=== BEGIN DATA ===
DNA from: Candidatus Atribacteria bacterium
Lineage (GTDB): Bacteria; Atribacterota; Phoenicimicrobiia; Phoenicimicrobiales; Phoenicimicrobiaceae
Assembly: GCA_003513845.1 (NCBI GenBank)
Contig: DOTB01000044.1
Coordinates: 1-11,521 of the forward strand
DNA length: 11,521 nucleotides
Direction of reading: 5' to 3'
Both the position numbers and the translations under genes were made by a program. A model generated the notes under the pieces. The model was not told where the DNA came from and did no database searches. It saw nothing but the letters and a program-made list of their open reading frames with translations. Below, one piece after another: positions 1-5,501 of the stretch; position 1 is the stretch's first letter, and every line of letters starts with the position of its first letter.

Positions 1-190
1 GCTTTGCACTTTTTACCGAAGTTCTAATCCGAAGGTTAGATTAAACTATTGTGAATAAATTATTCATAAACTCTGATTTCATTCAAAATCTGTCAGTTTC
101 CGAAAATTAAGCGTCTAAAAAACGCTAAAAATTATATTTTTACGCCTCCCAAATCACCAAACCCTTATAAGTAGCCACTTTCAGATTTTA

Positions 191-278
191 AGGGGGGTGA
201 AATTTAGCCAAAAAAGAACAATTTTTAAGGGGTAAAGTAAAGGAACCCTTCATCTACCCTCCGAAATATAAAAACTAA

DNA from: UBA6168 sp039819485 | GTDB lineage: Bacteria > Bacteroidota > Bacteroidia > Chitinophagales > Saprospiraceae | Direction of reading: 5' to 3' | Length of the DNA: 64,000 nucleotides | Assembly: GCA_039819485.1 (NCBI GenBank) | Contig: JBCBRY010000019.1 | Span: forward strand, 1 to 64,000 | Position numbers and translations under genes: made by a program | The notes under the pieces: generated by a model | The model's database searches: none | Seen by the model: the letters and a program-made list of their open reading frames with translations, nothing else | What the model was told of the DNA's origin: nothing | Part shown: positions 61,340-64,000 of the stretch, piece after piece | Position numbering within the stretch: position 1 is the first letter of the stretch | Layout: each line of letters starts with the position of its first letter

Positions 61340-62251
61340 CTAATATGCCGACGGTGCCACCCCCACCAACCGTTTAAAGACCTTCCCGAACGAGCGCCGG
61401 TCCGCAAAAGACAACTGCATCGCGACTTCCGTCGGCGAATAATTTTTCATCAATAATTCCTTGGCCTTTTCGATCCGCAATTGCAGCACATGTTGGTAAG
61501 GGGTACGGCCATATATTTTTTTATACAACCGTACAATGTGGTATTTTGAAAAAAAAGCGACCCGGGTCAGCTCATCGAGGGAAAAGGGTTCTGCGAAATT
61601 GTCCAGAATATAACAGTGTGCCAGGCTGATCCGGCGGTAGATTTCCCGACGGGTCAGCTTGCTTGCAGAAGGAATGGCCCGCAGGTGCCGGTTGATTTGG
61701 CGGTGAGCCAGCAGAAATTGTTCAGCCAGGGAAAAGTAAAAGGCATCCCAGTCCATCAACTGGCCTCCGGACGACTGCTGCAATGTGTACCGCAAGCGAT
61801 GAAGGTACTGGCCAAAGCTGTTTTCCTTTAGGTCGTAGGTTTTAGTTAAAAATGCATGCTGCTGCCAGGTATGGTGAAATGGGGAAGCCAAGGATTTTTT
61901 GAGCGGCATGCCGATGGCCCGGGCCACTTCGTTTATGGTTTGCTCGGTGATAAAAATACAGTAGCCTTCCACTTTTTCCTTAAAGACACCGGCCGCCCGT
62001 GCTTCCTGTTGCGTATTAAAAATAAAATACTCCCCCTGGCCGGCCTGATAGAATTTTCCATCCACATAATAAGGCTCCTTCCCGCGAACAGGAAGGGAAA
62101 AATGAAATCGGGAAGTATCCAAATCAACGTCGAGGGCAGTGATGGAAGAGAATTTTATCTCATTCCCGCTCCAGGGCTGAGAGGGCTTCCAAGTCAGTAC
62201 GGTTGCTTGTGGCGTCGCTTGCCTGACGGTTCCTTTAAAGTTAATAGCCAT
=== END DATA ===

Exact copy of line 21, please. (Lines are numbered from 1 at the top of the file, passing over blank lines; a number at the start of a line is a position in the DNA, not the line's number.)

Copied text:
61701 CGGTGAGCCAGCAGAAATTGTTCAGCCAGGGAAAAGTAAAAGGCATCCCAGTCCATCAACTGGCCTCCGGACGACTGCTGCAATGTGTACCGCAAGCGAT